Evolution and Creationism Theories

Hapi Daiz (HapiDaiz@webtv.net)
Sun, 15 Aug 1999 10:58:11 -0700 (MST)


You write:

>Both Evolution and Creationism are theories.
>Neither have the scientific backing to be proven.
>Why should evolution be taught as fact when it is
>theory? Why should creationism be taught as fact
>when it is theory? Why not teach "science" in the
>school system, give students the tools to test,
>evaluate, discuss, and come to scientific
>conclusion based on facts of the creation/evolution

A scientific theory is a hypothesis based on empirical data. Someone
observes something, draws some conclusions about it, then tests it to
see if she's right. So long as the conclusions stand up to testing, it
remains a viable theory. Sometimes a theory is attacked by another
observer who disagrees. He applies tests of his own devising that are
suitable for testing the hypothesis (you wouldn't use a pH strip to test
the density of iron, e.g.), and that testing can re-affirm the theory,
blow it down the tubes, or modify it. But a theory is more than an idea
or a phiilosophy. It's a conclusion that can be arrived at by others
using independent means or the same tests over and over with always the
same results.

Creationism, on the other hand, is dogma. It is a belief system based
on the words in one holy book among many thousands of other holy books.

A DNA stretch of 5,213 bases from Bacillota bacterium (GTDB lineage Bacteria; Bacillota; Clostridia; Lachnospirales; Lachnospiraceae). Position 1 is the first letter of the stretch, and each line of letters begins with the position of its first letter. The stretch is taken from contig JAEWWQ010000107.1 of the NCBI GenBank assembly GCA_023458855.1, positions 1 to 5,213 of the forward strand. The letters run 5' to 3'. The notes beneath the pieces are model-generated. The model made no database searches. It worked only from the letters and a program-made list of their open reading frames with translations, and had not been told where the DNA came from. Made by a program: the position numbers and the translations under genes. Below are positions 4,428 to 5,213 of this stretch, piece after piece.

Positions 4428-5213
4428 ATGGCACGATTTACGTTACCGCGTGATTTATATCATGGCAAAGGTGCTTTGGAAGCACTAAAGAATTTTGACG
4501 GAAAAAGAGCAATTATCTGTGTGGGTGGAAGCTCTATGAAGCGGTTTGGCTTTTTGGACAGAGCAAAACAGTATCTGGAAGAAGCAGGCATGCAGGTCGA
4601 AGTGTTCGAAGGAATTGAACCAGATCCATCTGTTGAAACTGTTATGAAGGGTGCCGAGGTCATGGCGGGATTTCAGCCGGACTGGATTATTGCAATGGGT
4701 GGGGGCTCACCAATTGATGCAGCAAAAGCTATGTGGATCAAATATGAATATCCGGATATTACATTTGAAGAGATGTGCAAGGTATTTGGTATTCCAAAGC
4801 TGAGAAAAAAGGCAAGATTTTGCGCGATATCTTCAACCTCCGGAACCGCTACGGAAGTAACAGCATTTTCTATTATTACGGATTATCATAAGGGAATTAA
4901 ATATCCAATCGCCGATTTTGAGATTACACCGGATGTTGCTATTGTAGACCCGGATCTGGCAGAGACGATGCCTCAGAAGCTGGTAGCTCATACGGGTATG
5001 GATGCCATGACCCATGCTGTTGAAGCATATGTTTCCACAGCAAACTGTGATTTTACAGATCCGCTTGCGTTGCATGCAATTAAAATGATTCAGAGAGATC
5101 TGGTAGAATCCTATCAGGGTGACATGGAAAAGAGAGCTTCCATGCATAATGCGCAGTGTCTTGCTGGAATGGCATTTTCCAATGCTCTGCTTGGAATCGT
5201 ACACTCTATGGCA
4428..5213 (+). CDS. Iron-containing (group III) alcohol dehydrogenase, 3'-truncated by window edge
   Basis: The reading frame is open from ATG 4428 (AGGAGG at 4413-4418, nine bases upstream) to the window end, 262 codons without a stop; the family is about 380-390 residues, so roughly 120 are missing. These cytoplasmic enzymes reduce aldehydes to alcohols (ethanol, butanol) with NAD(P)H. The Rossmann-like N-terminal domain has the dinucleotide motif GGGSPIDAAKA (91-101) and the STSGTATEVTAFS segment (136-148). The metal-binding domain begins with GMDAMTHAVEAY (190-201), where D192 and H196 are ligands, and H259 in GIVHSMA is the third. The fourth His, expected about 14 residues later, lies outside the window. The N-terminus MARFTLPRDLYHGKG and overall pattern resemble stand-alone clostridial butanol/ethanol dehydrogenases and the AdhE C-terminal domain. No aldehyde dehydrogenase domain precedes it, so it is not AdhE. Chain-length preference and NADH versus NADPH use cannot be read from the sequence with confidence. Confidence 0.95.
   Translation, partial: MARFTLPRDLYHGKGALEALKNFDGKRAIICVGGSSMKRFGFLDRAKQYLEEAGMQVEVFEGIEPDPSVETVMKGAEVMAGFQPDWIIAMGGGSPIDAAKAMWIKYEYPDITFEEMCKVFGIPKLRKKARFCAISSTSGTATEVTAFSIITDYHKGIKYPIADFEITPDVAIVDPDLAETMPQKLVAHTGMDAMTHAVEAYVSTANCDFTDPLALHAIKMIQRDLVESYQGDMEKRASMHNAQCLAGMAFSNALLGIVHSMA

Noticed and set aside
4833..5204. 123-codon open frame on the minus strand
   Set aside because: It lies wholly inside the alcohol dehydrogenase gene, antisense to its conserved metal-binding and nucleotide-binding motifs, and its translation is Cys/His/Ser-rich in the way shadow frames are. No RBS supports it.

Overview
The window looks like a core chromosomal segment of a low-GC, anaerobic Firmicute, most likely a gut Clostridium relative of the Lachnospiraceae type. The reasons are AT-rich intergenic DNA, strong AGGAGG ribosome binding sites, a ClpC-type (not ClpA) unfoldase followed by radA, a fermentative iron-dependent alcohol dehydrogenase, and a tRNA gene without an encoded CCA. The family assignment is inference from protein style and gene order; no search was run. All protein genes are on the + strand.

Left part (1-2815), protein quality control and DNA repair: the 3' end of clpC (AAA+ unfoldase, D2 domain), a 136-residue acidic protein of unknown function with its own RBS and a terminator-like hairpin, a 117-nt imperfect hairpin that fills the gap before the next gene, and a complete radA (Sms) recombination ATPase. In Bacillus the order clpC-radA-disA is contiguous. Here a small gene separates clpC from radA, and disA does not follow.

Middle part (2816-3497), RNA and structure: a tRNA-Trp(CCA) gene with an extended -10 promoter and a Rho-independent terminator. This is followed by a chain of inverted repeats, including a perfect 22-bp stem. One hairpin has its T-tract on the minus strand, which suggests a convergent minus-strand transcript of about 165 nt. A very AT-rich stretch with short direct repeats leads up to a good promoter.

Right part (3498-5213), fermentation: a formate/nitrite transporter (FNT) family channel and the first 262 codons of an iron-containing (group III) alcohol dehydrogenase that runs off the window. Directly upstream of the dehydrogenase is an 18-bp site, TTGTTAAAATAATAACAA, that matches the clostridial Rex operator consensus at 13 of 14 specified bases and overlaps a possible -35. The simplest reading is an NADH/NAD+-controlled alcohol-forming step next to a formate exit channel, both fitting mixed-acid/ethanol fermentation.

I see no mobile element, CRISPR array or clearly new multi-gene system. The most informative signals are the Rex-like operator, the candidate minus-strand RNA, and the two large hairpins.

Christians, Jews, and Muslims believe the Bible is the holiest of holy
books, but the Hindus, Zoroastrians, and Buddists -- and the many other
non Judeo-Christian-Islamic religions of the world -- don't.

There is no way to prove that creationism is a scientific theory, in
fact just the opposite -- it flies in the face of science as we know it.
You can't test creationism against evolution, cell biology, or
astronomy, because there is nothing to test in an idea. You can test
the validity of an idea, but you can't test the idea itself. Who is to
say that creationism is any more valid than any other creation myth in
this world? It's more reasonable? Less magical? To you, maybe, but
not to people who believe otherwise.

Students who learn about evolution in a science class do get the tools
to draw conclusions of their own -- evolutionary sciences in school, and
creationism at home and in church. To deprive them of one or the other
is denying them their right to make their own choices and hobbles their